Inclusion is fundamental to all human interaction. When you include people and treat them with respect, they feel engaged and trusted. People need to be welcoming and honest to build friendships. Leaders have to be vulnerable for employees feel trusted. When someone feels excluded, the brain reacts to it in the same way as when the body is kicked in the stomach. Do your best to behave inclusively in all of your relationships. And keep in mind that logic cannot be achieved if emotions are running high.

“Just Because I’m Quiet” Can an Introvert Really Blog Once A Week?

One discovery I have made in exploring this topic is that my Introversion actually hinders my ability to blog on a weekly basis.  Living in my Introversion does not lend itself to being a very effective baby blogger.  (“Baby” means “new” not that I am blogging about babies.)

“Reality TV! Social Media! Big-and-bold leaders! Sometimes it seems life today is tailor-made for extroverts. But given that as many as half of Americans are introverts, how can quieter types succeed amidst so much noise?”  This concept of being big and loud in the US has plagued me for most of my life.  My parents are Asian immigrants who whispered covert coaching tips in my ears.  If I wanted success:  keeping quiet, staying humble and working hard would reap rewards and recognition.  Unfortunately, what I realized when I hit the workforce was that life is more “the squeaky wheels gets the grease” and a lot less “the nail that stands up gets hammered down.”  My parents and I didn’t define “rewards and recognition” in the same context.  They thought that lifelong employment and a pension were crucial to living the American Dream.  However, I longed for a work environment where I was constantly challenging the status quo and developing new ideas to create space for innovative thinking and creativity to thrive.  Compound my conflicted Asian upbringing with being an Introvert and my instinctive nature to want to make others great and that is a recipe for folding in the complex card game of corporate America.  Thankfully, my chosen career is based on the concept of creating a new culture that leverages diversity and builds an inclusive work environment.  After studying Generational Diversity as a concept to help me be successful in my company, Introvert/Extrovert personality styles is my new frontier to explore.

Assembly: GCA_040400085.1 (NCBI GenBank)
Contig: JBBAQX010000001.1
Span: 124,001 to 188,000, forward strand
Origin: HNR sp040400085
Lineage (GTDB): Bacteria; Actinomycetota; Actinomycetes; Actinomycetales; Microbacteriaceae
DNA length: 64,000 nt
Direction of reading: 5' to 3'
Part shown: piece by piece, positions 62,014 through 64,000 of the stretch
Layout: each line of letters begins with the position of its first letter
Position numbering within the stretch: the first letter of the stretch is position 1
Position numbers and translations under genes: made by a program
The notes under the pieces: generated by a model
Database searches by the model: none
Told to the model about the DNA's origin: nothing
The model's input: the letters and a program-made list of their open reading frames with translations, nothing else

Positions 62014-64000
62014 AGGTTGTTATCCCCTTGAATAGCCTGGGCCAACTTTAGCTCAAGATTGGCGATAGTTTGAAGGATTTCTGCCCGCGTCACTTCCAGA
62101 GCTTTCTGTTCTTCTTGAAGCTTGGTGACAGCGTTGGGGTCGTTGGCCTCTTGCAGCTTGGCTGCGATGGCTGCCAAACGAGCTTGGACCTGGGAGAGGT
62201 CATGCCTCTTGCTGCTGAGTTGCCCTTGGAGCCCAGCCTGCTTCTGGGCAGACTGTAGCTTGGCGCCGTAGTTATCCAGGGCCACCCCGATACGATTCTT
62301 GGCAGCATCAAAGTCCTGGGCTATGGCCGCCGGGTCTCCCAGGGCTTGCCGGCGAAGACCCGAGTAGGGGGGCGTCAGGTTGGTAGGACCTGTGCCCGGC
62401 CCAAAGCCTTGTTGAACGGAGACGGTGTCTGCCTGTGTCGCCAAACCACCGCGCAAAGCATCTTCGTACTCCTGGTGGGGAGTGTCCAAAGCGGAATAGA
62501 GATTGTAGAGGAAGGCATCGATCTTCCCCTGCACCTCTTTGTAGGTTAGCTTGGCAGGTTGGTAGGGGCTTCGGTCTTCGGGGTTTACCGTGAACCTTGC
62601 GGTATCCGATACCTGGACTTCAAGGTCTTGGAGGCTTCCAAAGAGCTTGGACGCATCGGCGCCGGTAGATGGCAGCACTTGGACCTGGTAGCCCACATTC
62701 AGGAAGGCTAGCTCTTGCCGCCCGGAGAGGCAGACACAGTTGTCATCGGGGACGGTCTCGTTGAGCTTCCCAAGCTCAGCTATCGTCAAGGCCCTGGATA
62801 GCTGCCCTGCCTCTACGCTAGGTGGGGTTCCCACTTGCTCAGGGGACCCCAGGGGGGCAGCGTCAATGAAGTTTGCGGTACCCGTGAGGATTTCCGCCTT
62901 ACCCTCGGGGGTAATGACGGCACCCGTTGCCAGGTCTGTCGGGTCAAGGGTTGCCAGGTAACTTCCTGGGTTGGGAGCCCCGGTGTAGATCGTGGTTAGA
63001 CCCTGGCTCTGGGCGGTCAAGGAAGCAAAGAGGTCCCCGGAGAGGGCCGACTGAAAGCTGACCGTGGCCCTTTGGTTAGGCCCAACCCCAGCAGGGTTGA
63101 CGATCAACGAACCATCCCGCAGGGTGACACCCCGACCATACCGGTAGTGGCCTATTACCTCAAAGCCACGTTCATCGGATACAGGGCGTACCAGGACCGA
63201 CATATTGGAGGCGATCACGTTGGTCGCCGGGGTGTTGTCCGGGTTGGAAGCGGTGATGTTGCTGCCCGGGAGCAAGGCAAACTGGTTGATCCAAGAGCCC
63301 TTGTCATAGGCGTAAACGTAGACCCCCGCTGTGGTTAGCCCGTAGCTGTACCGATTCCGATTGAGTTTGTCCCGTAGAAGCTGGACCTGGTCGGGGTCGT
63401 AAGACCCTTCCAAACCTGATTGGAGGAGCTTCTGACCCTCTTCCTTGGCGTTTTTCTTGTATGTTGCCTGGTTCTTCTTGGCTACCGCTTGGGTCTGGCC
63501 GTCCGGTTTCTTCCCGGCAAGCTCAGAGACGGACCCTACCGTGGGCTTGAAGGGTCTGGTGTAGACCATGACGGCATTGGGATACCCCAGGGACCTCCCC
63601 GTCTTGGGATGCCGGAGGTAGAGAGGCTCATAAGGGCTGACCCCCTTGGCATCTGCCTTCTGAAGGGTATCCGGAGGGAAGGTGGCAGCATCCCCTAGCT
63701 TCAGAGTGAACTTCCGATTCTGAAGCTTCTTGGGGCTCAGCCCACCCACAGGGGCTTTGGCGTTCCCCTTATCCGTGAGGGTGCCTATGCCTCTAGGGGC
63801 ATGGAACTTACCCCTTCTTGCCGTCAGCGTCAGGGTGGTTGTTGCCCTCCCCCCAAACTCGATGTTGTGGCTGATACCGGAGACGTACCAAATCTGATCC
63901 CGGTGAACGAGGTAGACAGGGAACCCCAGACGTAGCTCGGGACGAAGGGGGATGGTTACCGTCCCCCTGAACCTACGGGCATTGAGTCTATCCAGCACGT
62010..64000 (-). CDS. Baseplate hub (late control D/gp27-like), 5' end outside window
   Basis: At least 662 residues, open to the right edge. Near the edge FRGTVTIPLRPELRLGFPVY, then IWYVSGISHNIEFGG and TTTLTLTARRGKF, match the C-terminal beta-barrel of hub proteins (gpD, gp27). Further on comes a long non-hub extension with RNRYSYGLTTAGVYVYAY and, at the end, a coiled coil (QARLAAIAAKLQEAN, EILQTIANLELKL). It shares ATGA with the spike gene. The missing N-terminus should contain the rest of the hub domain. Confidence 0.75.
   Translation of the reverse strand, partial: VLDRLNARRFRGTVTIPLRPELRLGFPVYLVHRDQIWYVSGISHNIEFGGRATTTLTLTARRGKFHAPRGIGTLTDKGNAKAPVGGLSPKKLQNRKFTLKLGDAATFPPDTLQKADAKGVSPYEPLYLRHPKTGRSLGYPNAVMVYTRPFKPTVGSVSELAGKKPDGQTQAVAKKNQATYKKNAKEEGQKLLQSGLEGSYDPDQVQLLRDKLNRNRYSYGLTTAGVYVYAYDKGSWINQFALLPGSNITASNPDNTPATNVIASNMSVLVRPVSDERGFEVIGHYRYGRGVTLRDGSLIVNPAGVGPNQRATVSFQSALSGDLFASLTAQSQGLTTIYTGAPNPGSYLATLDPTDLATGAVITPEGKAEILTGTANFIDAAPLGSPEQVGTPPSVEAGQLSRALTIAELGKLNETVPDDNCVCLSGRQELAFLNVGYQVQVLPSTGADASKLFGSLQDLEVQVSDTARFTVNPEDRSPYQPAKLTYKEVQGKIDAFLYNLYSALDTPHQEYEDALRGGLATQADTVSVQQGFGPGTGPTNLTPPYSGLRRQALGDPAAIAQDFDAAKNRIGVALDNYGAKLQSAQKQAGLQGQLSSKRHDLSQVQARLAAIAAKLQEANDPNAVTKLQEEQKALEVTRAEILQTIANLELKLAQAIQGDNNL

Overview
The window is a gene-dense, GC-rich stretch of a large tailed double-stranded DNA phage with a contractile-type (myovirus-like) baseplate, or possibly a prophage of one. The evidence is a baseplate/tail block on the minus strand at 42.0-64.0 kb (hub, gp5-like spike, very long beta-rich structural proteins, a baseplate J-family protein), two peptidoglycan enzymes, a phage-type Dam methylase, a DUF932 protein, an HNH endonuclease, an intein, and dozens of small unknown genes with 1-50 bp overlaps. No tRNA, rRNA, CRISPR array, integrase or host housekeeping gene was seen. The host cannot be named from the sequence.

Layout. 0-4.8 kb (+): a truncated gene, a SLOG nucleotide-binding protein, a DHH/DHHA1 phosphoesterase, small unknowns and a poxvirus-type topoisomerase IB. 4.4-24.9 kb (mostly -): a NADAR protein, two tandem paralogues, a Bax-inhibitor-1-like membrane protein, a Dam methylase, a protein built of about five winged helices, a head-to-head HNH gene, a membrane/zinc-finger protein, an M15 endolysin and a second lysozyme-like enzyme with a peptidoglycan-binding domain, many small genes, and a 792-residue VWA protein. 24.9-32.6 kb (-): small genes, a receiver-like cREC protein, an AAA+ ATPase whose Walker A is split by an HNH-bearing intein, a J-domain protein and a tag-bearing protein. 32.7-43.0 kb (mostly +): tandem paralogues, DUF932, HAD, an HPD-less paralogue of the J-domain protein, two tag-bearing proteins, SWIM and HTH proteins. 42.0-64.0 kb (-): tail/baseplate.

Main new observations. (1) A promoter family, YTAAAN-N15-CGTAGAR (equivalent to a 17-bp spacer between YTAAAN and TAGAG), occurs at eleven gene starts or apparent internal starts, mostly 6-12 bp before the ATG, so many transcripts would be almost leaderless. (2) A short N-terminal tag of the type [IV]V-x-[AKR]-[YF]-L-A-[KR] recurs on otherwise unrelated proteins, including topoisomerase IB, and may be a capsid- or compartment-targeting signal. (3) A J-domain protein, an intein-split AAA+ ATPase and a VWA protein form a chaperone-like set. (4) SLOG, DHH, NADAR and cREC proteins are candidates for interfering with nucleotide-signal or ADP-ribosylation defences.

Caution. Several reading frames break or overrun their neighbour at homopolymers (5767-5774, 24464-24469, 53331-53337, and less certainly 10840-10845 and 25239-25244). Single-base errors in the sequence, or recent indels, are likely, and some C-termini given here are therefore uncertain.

Many books have been written on this topic.  Susan Cain is one of the most recognized names in this field.  She recently announced “The Quiet Revolution” in her TED talk in the Spring of 2014.  Her book, “Quiet:  The Power of Introverts in a World That Can’t Stop Talking” has garnered attention from critics, business leaders and parents alike.  Ms. Cain was a keynote speaker at a diversity conference that I attended in Atlanta this past May 2014.  For me, I was tickled to hear someone addressing this topic in a keynote address.  One other author who I have read is Laure A. Helgoe, who penned, “Introvert Power:  Why Your Inner Life is Your Hidden Strength.”  Ms. Helgoe released a second edition where she works to deconstruct the cultural bias that links extraversion to happiness, which means that introverts must be less happy.   Both authors approach this topic differently but with a great deal of introspection and care.  One guess whether they are each introverts or extroverts.

One discovery I have made in exploring this topic is that my Introversion actually hinders my ability to blog on a weekly basis.  I’ve spent weeks mulling this concept and thinking about how to position this in a blog topic and once I worked it out in my head, I didn’t feel the need to post my thoughts.  I had Introverted the topic so thoroughly in my own mind to resolution and moved on without even typing a word.  Living in my Introversion does not lend itself to being a very effective baby blogger.  (“Baby” means “new” not that I am blogging about babies.)  Another aspect of this concept that interferes with my blogging is my extremely extroverted (with a capital EX) daughter.  She just walked in and said, “Hey mom, are you ready to go?”  I replied, “Just give me about 30 minutes to finish this blog draft and I will be ready to go, please go pack what you need for the day.  Daughter exits and returns in two minutes with her change of clothes and a big smile, as she deposits the pile of clothes on my bed and begins to chat me up incessantly.  “Here is my stuff, what’s your blog about?, my friend can’t come today..”  I have to cut her off and say quietly, “30 minutes of quiet.  Go or this is going to take even longer.”  She smiles and hops out of my room and calls out behind her,  “I love you, Mom!”  That is also an example of why it is so hard for me to find a moment of privacy to FaceTime with my boyfriend or to do pretty much anything else.  My offspring is an Extrovert and I love her with all my heart, there are just times when she sucks every ounce of my energy out of my every pore.  A single parent needs support and a break from time to time, I believe that a single Introverted parent whose child is an Extrovert with ADHD deserves a lifetime pass to a day spa or campsite or whatever moment of silence and solitude she or he craves.